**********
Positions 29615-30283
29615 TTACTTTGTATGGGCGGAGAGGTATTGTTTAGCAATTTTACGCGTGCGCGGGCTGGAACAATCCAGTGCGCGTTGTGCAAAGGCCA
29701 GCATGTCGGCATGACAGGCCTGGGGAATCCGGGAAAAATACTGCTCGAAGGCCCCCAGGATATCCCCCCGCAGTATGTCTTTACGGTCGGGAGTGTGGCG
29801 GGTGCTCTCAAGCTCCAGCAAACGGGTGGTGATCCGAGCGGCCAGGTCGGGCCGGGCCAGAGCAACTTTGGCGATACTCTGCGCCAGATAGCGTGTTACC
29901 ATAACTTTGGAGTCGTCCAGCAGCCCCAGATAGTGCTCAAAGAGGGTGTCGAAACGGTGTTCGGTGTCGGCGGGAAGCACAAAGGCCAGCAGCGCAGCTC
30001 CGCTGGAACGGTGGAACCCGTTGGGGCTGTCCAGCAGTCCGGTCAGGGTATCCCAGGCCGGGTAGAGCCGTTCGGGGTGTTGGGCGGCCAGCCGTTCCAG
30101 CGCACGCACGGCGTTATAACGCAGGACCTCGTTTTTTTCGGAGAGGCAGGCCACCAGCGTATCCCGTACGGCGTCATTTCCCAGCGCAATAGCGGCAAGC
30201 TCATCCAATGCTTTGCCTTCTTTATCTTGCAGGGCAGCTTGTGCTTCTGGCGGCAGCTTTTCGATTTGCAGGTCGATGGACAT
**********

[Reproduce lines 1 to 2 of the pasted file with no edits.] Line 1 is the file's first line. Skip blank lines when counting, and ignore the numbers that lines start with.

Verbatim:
Positions 29615-30283
29615 TTACTTTGTATGGGCGGAGAGGTATTGTTTAGCAATTTTACGCGTGCGCGGGCTGGAACAATCCAGTGCGCGTTGTGCAAAGGCCA